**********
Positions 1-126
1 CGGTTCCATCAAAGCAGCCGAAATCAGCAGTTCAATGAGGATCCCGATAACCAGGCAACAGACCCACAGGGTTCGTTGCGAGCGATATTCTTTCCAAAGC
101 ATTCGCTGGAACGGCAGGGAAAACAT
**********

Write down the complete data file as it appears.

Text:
Positions 1-126
1 CGGTTCCATCAAAGCAGCCGAAATCAGCAGTTCAATGAGGATCCCGATAACCAGGCAACAGACCCACAGGGTTCGTTGCGAGCGATATTCTTTCCAAAGC
101 ATTCGCTGGAACGGCAGGGAAAACAT